FAQ: What is IPC, IPC -610, and J-Std-001?

PMG provides labor solutions to American manufacturers. That’s what we do in a nutshell and we take the “solution” part seriously. We end up asking a lot of questions to make sure we find the right way to solve the real problem. Actually, our community asks a fair amount of questions, too. In this blog, PMG answers the most common questions.


What we know as IPC commonly is actually IPC International, Inc., (which wasn’t always the legal name). In 1957, a group of six printed circuit board manufacturers got together to create the Institute of Printed Circuits (IPC). The goal of this institute was to create industry standards, support industry advancements, and remove supply chain obstacles (something we all understand even in 2021). In 1999, the organization brought more manufacturers into the group and also stretched into the electronics industry as a whole. With this, the IPC changed it’s name, too. It was now The Institute for Interconnecting and Packaging Electronic Circuits. The name changed once again, when the organization gained more influence and exposure. This time to IPC International Inc. or what we call IPC.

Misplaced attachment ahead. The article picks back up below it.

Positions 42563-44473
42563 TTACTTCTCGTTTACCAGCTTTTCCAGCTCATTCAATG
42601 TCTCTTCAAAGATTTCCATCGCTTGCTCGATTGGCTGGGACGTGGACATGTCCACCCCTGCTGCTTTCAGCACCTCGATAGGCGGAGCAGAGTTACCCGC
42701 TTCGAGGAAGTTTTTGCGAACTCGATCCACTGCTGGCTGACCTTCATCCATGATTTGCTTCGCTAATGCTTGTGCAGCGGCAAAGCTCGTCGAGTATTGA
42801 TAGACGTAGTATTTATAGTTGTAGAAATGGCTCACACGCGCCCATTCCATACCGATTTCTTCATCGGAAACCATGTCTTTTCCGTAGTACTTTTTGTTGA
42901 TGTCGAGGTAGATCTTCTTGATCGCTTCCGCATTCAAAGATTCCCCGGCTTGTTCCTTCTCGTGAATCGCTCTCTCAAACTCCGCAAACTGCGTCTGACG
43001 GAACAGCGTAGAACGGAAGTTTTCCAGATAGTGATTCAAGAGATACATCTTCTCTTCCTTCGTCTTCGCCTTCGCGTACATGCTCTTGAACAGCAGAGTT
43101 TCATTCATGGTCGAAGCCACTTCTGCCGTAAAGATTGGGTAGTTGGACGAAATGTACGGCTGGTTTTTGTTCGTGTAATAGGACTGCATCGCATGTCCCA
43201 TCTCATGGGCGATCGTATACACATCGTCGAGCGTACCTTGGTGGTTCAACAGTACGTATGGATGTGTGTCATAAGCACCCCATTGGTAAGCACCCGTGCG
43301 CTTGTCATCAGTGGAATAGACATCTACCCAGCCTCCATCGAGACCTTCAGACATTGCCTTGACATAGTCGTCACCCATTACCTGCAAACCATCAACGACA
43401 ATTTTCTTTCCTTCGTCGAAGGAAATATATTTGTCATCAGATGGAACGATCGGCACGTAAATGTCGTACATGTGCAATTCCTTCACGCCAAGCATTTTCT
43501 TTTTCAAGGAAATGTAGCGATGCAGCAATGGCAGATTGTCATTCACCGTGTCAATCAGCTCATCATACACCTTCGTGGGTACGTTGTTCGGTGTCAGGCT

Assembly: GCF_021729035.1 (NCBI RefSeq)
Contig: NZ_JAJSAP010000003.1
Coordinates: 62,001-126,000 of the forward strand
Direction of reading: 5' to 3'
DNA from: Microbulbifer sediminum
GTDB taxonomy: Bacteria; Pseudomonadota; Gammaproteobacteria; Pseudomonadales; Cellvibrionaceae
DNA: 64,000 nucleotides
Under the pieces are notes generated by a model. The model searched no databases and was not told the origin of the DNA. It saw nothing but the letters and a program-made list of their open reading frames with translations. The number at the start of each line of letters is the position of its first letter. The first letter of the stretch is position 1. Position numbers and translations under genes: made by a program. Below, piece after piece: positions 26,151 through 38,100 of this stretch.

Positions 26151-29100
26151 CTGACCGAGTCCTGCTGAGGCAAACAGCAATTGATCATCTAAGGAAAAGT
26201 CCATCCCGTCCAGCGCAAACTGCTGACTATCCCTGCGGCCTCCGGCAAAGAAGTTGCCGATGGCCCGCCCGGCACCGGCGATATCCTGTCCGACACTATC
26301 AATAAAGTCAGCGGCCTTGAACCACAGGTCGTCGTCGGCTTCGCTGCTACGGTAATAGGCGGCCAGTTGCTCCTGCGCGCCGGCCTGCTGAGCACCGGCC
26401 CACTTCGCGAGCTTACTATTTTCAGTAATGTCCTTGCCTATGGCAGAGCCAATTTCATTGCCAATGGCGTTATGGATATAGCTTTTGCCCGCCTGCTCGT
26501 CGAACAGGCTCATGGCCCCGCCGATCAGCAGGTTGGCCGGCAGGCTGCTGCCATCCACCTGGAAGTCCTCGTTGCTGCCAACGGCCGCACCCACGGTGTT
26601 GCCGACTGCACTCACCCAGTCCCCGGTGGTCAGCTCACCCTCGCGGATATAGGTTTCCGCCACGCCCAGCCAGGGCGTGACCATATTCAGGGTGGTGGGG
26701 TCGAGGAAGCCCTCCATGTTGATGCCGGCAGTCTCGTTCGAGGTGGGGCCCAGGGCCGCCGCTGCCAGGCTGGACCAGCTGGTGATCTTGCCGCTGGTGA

The IPC continues to monitor, advance, review, and regulate the electronic industry. It does this by setting standards for the development, testing, and quality of electronics and Printed Circuit Boards (PCBs). This includes J-STD-001.


J-STD-001 is formally known as IPC J-STD-001H, which is a mouthful to say so it’s often shortened to J-Standard (J-Std.). This standard ensures companies follow the criteria for soldering processes and materials on a global scale including assembly processes, inspection processes, and testing processes. It ultimately emphasizes process control and process requirements for soldering electronics, to include a required certification by those who are assembling and soldering PCBs.


Do you see a reoccurring theme with these industry standards? They have long, drawn out names and titles. IPC-610 is a shortened version for the IPC-A-610 Endorsement. What does this standard do? It qualifies someone to complete inspections and acceptability tests on electronics and PCBs, verifying that all work performed is to IPC standard (such as J-STD-001).

Interested in More?

As you can imagine, there are MANY more standards that fall into IPC categories, far too many to list. If you’re interested, you can find them here.

Are you IPC-610 or J-STD-001 Certified?

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Have a question of your own?

We want to answer your questions. If you have any questions at all, send them to writingteam@pmgservices.com and we’ll get them answered!

Kim Mooney, Technical Manager & Coach